What’s worse, because of this bad reporting the true injustice of the incident, a little black boy being denied due process, was missed.

Let us be clear, there is a racial element to this incident but it runs deeper than ‘reckless eyeballing’.

In the weird racial hierarchy that is America, white Americans deem Asians to be ‘higher’ than blacks, and thus in an interracial conflict White Americans will often ‘gift’ Asians (the model minority) a temporary white status when adjudicating interracial conflicts.

We’ve seen this before, with other races. George Zimmerman became an ‘honorary white guy’ just long enough to have a jury take his word over the evidence of a dead 17 year old Trayvon Martin.

In other words if it’s a he said she said between a black boy and an Asian girl, and white people are the final arbiters - the black boy is going to lose.

However a white boy was punished in the same fashion for the same behavior, a key point that can’t be overlooked. Consequently the problem is as much the process as it is the punishment.

It is unconscionable, and very racially suspect, that an investigation that could result in a child getting suspended could be conducted over two days without parents being informed.

After 7th grade teachers ‘investigated’ the incident Tolbert was forced to write an apology admitting to his wrongdoing and then he was handed a one day suspension. His parents were not informed of the initial incident, the ‘investigation’ or their son being forced into writing a confession until their son came home suspended.

Complain all you want about helicopter parents and entitled kids, but a parent is a child’s best and sometimes only advocate. It is unconscionable, and very racially suspect, that an investigation that could result in a child getting suspended could be conducted over two days without parents being informed.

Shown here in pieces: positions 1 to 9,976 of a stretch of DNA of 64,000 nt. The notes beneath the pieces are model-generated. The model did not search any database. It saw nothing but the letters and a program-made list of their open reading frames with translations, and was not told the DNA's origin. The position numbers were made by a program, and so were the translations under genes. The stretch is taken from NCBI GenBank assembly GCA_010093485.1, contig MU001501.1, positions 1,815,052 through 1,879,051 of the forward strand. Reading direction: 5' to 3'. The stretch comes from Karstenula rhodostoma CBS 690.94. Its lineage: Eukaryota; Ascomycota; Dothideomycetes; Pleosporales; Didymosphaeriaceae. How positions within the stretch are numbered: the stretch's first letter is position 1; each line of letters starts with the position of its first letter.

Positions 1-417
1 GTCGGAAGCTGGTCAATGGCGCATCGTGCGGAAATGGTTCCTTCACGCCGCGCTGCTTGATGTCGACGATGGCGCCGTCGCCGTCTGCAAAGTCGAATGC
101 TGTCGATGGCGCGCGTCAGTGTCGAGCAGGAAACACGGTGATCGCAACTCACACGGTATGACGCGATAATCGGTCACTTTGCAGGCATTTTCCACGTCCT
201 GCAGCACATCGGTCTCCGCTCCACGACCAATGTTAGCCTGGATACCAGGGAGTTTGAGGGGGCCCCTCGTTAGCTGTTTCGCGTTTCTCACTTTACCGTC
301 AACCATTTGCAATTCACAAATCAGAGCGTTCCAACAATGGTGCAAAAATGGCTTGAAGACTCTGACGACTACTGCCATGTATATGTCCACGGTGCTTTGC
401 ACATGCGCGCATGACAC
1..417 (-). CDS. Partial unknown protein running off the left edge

You don’t have to stick a 12 year old in a dark room with a lone swinging lightbulb to get this ‘confession’ -- any 12 year old could be coerced into saying or admitting anything by their teachers, who they generally trust.

Black kids getting railroaded in public education is a true crisis, and that can happen whether their eyes are on a white woman, an Asian woman or “the prize”.

In the end, we don’t know all of the details of this case, and given that minors are involved perhaps we shouldn’t. While little Tolbert has no previous demerits for behavior maybe he was doing something weird or inappropriate that morning.

This incident did happen during snack time in a closed off area, so maybe the little girl was intimidated and laughed out of nervousness not because she was ‘in’ on the joke.

It’s also possible that this same little girl, who earlier in the year poured milk on another student, is just a bratty tattletale who likes getting people in trouble. It’s also possible both narratives are true.

In the end the most important thing is that despite our justifiable frustration with systematic racism, we need to identify the party responsible and get the facts straight before ringing the alarm bells online.